Practical suggestions for how we can work for peace in the Middle East.
If experience counted for something in this world, Israel should be more sophisticated: they’ve been fighting with various neighbors since 1948. Yet they don’t seem to have gotten much beyond ‘tit for tat’.
You launch rocket attacks, we blow up Hamas leaders driving through crowded streets.
It’s understandably hard to focus on making friendly overtures to a neighbor who’s building launch capacity in his backyard and blatantly loading missiles into the garden shed, all while muttering — or shouting — about driving you out of the neighborhood. As just one of the players, Israel doesn’t determine the game.
That’s their excuse for this lifetime of war. What’s ours?
Maybe we do nothing because we are baffled. Although conflicts longer than a lifetime are hideously common in human affairs, North Americans tend to wonder why warring factions don’t just give up their tribal hatreds. That easy smugness dies when we feel retaliation’s spurs in our sides. The West Wing’s eminently rational Josh Lyman exploded when his assistant was injured and other Americans killed in an attack in Israel.
We need to kill them. You kill the people who did it, you kill the people who planned it, then you kill everyone who was happy about it.
Retaliation is an ancient fact of life, with deep roots in human nature. If disbelief underlies our failure to act, we need to get over it.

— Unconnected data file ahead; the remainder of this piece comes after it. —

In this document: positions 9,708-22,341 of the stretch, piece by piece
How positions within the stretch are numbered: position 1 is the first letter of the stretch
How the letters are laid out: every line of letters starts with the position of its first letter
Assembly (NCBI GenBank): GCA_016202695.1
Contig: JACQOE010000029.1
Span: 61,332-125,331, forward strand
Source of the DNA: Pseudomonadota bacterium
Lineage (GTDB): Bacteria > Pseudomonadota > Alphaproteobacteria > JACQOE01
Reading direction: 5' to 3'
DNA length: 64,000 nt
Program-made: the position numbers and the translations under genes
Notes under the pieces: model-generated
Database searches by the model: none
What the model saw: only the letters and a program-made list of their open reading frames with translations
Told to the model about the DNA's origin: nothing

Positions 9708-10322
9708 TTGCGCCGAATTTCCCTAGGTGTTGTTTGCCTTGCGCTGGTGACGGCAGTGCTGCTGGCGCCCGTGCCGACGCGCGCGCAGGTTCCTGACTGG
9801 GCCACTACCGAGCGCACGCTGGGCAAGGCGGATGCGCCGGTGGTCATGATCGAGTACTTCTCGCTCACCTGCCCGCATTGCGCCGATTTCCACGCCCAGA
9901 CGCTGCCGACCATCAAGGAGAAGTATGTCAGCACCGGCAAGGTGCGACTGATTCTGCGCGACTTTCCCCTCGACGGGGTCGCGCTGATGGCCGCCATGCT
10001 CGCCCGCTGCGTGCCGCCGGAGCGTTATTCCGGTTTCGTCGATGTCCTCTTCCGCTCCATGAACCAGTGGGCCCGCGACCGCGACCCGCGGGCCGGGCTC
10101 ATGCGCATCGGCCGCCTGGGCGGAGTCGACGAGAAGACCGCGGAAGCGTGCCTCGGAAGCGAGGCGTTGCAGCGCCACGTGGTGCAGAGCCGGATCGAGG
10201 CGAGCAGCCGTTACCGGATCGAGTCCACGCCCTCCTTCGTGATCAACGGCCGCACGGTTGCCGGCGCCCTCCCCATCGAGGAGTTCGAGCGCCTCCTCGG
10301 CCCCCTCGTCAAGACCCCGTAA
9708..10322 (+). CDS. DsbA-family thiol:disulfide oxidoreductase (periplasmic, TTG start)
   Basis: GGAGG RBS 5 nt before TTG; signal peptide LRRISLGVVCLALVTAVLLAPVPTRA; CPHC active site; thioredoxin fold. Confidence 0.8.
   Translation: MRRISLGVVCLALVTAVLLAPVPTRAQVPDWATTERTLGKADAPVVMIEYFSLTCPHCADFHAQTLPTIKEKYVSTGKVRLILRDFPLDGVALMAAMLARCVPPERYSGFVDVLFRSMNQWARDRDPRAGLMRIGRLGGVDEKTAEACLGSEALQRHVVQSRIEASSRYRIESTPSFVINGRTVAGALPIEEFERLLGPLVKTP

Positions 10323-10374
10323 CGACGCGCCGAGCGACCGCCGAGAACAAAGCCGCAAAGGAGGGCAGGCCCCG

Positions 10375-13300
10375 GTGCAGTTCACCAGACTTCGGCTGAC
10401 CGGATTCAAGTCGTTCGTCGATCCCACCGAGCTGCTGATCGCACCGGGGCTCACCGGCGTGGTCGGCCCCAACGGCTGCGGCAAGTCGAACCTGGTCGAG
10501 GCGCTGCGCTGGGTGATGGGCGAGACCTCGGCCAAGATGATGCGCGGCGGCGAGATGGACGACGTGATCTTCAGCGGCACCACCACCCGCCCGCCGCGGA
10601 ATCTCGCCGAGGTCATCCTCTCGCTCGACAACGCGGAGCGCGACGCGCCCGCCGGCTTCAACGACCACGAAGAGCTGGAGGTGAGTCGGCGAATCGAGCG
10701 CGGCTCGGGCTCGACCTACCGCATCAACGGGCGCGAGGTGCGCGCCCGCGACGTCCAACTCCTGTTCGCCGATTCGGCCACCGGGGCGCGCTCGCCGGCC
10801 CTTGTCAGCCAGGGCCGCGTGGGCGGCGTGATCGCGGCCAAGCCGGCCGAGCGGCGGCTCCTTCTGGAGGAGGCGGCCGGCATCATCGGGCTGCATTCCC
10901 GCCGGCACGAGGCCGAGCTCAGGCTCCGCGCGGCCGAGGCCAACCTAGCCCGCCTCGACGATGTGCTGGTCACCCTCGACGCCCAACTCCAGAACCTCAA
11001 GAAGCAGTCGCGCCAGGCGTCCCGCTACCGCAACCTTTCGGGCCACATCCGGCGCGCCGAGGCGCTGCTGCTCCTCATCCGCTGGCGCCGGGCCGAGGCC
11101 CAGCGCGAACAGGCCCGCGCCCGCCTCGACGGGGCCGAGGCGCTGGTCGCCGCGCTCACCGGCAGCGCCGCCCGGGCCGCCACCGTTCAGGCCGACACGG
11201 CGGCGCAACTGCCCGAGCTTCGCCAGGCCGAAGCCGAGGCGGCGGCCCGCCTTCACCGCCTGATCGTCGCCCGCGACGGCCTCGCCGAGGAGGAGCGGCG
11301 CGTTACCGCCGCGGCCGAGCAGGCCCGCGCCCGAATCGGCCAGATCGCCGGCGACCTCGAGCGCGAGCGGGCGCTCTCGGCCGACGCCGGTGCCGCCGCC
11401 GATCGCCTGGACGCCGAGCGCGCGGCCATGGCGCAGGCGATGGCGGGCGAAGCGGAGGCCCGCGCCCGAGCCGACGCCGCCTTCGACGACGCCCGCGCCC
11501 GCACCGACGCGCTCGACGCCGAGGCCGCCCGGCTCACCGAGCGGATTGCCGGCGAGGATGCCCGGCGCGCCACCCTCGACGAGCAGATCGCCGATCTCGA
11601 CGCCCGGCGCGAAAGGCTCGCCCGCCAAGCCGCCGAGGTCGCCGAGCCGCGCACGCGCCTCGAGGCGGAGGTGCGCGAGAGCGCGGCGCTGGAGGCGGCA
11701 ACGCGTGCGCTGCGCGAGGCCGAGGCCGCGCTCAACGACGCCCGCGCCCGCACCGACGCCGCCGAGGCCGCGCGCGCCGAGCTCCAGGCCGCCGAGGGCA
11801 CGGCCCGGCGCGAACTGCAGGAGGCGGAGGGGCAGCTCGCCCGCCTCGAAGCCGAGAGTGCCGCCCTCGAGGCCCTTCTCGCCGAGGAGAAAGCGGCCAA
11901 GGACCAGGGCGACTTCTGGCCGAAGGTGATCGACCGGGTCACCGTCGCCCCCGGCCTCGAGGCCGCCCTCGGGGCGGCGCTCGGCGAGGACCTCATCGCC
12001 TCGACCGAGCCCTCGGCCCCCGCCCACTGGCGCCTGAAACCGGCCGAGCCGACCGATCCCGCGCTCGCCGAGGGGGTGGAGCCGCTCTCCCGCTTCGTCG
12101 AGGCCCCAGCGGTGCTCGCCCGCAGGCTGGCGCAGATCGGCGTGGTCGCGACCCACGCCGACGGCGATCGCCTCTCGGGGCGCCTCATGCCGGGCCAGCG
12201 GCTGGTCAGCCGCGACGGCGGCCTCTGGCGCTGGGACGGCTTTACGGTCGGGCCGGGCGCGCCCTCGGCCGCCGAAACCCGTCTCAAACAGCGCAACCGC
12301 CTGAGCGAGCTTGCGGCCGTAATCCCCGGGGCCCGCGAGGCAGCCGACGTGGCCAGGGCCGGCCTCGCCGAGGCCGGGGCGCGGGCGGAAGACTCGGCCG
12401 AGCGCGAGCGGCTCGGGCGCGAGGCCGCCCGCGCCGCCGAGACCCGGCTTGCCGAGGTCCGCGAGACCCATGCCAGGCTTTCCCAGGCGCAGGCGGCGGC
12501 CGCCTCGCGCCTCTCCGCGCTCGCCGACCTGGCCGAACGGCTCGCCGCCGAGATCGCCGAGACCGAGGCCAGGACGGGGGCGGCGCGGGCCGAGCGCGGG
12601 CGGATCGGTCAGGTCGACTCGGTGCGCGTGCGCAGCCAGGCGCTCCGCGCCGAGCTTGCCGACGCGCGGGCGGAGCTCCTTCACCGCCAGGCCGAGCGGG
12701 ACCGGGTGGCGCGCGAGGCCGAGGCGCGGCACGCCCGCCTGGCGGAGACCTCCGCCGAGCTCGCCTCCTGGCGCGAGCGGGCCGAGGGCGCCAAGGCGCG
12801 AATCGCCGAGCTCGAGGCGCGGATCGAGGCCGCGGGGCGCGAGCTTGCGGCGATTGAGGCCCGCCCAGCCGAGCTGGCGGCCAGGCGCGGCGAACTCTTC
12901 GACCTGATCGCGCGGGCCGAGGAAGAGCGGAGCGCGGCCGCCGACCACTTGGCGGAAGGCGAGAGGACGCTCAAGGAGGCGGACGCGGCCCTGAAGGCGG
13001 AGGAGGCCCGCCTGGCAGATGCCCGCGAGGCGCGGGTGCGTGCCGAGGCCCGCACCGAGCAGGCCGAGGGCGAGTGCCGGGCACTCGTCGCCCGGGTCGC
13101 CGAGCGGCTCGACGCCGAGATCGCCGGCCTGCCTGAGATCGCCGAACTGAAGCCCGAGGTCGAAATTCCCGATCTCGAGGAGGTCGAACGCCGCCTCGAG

Maybe we do nothing because we are confused. Politicians and commentators focus on the big policy decisions, arguing over probable outcomes. Withdrawing West Bank settlements, enclosing Gaza in a wall, invading Lebanon — will these bring peace? Yet if the strategic choices are unclear, the day-to-day actions that we might take seem trivial. If we do nothing because we fear that our policies could make a bad situation worse, yet believe that our individual actions will be irrelevant, we need to get over that too.
We know one thing for sure: Doing nothing changes nothing. If we want to change something, to contribute to peace in the Middle East, what can we do?
We can start by learning about their histories and cultures, reading newspapers and books, attending lectures, watching documentaries. We can talk to immigrants, international students, aid workers, soldiers and tourists, seeing things through their eyes.
Learning is the beginning of participating more knowledgeably in public discussions that precede national action, of living more peacefully in our own communities, of seeing tolerance ripple outwards in unpredictable trajectories. It is the beginning of doing small things that make for peace.
Some will send money to aid agencies, providing practical help. Some will write letters to deployed soldiers, helping them remain steady under unimaginable pressures. Some will buy products from the region, rewarding stable economic activity. Galleries will feature their artists, libraries will highlight their literature, local schools will set up pen pal programs, and the ripples of connection will spread further.
In these days of prepackaged everything, this seems too hard, like baking a cake from scratch. Yet it is the alternative, the letting it go on and on, that is too hard. We do not need to achieve peace overnight — indeed, we cannot. If a quick resolution were possible, we would have it by now.
What we can do is begin. As we act, even in small ways, we will find that there are others already on this road. We will learn from them, and they from us, and we will be stronger together.
A Jewish carpenter’s prayer has been answered: we know the things that make for peace, all right. Now we need to do them. Or else we will have no excuse at all.